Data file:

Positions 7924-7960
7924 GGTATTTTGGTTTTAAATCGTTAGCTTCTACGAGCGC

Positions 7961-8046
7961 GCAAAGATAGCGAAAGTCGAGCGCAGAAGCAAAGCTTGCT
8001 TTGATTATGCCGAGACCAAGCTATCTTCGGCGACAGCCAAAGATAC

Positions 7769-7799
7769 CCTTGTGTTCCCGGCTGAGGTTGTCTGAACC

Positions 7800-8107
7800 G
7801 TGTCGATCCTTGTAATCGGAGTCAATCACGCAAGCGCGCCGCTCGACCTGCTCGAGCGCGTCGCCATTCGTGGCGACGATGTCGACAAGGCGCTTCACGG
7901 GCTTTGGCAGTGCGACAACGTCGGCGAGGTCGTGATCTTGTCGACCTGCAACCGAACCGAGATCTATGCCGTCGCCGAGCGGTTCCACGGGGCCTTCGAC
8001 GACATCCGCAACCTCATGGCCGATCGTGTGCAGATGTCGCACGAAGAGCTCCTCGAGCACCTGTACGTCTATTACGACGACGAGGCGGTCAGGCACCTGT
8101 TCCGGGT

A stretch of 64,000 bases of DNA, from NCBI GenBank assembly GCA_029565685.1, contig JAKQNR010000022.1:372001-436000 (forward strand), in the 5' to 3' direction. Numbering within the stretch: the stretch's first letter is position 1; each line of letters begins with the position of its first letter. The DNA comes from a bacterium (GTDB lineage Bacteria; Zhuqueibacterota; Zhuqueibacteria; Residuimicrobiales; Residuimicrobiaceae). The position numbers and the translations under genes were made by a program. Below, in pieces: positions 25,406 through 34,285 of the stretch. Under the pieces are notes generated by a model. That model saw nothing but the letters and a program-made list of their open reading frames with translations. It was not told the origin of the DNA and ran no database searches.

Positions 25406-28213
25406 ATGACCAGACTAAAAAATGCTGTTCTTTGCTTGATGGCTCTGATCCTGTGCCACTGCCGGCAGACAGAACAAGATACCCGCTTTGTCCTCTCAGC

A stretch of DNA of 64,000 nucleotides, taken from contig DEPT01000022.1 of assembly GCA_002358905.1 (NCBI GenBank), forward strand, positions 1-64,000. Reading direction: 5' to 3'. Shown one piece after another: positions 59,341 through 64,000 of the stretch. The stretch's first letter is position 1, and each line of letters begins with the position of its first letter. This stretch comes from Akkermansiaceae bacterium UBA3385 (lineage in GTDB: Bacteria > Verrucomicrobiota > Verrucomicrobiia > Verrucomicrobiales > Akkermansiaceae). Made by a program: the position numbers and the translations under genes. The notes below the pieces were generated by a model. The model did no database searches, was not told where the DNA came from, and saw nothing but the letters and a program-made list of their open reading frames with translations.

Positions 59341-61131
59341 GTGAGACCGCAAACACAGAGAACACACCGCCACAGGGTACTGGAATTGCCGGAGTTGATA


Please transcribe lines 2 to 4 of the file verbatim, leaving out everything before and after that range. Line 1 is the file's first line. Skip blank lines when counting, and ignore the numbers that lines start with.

7924 GGTATTTTGGTTTTAAATCGTTAGCTTCTACGAGCGC

Positions 7961-8046
7961 GCAAAGATAGCGAAAGTCGAGCGCAGAAGCAAAGCTTGCT